Tourmaline: Cadisk (part three)
“I don’t think, in all this time, you’ve had a visitor.”
“Do I have a visitor?”
If Moody had a point, he would never come to it, she knew.
“Do you want a visitor?”
“In one of the rooms, you mean?”
On rare walks to some other part of the prison, passing the infirmary, the cafeteria for ordinaries (as the non-political prisoners were named), the visitors’ lounges she had never been called to, Palma took note of all she could learn. They met another person now and again, and she drilled eye-contact into this stranger, to see what he or she would communicate…sympathy, fear, warning. One she had known, one of her old soldiers…but he’d kept his eyes low.
Many would not look at her.
“You’re thinking,” Moody said, as they went down the corridor side by side, “I’ll want to make a mystery of all this. As a matter of fact, that woman Mary Wainwright has brought Anton Leonhardt.”
Palma smiled. She’d finished with Anton, hadn’t expected he’d turn up again. If he were able to sail even-keeled these days, at peace, she would be pleased to know it. The smile was for poor Mary. Here was the impression her mission made, the strength of her life’s passion summed up…this tendency for those who’d met her, to preface her name with “that woman”.
This time, for the first time, they got onto an elevator. There was an office complex she hadn’t known of, perched atop the bluff, caged round its glass walls with a lightning-conducting metal grid. She saw two lines of fencing, bracketing the hill where the warden’s suite overlooked Cadisk.
Moody made no ceremony, either, ushering her into a room with a table. Mary stood, and Anton didn’t. All he projected spoke of damage still, though his face was the same, thin and melancholy. He looked at Palma briefly, and without meeting her gaze. He sat angled to the table, leaning elbows on knees. If Moody were to say, “Sorry, the meeting’s canceled,” Palma thought, Anton would lurch up and make for the door at once.
Mary said: “If you want me to take a statement on how you’re being treated, I have the form.” She had a clipboard, of the leather-bound kind that opened like a notebook.
“I will. Give you one.”
Well, it would be worth knowing whether Moody, thinking himself kind, perhaps, would react on any personal basis; whether even, one of the G.R.A.’s policies of standardized repression, one that must be imposed on any complainer, might relieve Moody both of bad feelings and responsibility.
She had no complaints…but she would work with Mary. To Palma this use of herself to obtain what in freedom might be used to strengthen her soldiers, was by-the-book, merely, self-detachment when demanded. She had already been sacrificed, being here at all; it would be unleaderly to shrink at punishment.
Moody, with a smile, backed a few steps, turned and beelined through an office door. The conference table was centered, corners perfect to the middle three of full-length windows, a row of these, three doors on either end, two little hallways cutting executives from staffers, emptying to the elevator this side, the restroom, that. She would have to cite emergency and make for it, just to see what sort of surveillance was in place.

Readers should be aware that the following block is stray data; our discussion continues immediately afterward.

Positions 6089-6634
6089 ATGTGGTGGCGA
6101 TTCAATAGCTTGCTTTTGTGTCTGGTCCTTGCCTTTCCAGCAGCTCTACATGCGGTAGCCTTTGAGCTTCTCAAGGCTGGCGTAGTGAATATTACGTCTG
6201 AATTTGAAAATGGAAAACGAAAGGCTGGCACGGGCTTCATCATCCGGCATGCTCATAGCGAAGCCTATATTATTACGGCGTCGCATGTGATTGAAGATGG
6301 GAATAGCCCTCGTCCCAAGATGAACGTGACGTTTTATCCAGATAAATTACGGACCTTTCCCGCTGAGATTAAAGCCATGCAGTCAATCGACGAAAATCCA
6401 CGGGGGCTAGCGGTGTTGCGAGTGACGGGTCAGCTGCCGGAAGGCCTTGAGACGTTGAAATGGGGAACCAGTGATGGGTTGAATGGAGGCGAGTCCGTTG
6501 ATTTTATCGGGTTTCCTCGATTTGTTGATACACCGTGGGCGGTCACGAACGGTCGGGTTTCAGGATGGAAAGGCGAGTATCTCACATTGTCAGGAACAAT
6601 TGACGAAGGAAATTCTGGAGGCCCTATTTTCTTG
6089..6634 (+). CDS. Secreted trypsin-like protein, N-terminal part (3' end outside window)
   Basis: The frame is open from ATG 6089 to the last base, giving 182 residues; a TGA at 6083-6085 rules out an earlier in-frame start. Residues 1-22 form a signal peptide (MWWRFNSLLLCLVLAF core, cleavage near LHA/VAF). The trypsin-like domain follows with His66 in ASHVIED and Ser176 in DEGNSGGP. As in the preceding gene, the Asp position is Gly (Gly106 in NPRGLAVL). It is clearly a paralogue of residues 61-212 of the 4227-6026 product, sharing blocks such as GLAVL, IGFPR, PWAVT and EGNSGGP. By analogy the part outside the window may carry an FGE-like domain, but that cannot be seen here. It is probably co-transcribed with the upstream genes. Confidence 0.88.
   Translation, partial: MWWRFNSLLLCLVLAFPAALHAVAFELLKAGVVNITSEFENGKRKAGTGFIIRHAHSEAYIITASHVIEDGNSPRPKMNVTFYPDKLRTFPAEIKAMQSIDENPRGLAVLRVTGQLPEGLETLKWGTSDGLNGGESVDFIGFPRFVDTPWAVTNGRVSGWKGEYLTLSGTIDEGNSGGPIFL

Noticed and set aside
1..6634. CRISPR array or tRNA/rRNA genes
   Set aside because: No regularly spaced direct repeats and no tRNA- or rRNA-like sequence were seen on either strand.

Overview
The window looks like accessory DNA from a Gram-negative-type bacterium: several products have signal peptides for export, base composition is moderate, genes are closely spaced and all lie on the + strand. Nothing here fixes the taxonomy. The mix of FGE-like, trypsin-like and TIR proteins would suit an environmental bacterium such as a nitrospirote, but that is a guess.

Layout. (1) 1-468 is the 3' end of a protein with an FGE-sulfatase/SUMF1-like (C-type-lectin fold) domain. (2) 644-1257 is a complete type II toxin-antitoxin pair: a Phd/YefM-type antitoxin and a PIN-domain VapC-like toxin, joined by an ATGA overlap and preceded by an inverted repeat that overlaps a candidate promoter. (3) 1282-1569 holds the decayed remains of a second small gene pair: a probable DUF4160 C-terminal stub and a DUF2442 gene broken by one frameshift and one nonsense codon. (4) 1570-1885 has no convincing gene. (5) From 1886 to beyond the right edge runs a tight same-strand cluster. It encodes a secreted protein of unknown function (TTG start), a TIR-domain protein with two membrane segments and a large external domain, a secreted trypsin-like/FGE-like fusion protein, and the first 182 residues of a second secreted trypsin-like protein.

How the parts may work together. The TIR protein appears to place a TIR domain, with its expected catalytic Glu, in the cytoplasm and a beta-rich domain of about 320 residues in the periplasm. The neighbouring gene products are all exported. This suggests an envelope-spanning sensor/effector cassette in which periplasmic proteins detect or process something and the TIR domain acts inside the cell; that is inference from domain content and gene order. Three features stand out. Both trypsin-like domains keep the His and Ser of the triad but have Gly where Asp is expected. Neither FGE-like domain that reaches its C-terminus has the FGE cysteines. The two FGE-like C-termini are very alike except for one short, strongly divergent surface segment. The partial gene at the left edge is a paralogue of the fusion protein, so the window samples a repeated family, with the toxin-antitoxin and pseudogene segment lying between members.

Conversations and laughter came to them, the laughter making Anton flinch.
“First question,” Palma said.
“Do you feel safe?” Mary held her pen ready.
“So long as they let you alone. Or do you feel weighed to the last atom of your worth…should you be killed and the memory of you erased, or should you be slowly brought round and sent to help govern Nedforum, or sickened with drugs, until you will kill yourself for them…”
When he took to rhyming, it was the right moment to shut Anton up, and Mary, finger to her lips, did the honors.
“He’s not entirely wrong. I don’t know how you can feel safe when you know the G.R.A. are so very practical. They’re spending money to keep me here, and they’d rather be investing money. Maybe they do hope to change my mind.”
“Mary, do you feel safe?”
“Please…Palma… You know I don’t care, and I don’t think about it. Since David died.” She stopped. She might have given variations on this speech, by now, a hundred times.
“You can’t go home. And you won’t go home until the work is done.”
“Have you ever been denied food, water, medical treatment?”
“I haven’t. But as to medical treatment, I haven’t needed it.” She put a hand out. “Am I allowed to look over your papers?”
They didn’t, Mary’s group, use any sort of scoring system, or if they did, here secrecy was imposed, and Cadisk’s prison would be ranked in a private meeting, the group’s findings kept from recipients of their charity. For provocation’s sake, Palma flipped through the other papers in Mary’s book. They were instructions for conducting interviews with prisoners, small-printed tissue-thin paper with legal extenuations, the code printed out in a Q and A format.
Mary sat solemn, a blunt instrument against sarcasm. Her causiness, as Frederick termed it. Or, forbearance…she might have saintly tendencies. Palma had never heard this need equate to likeability.
(2018, Stephanie Foster)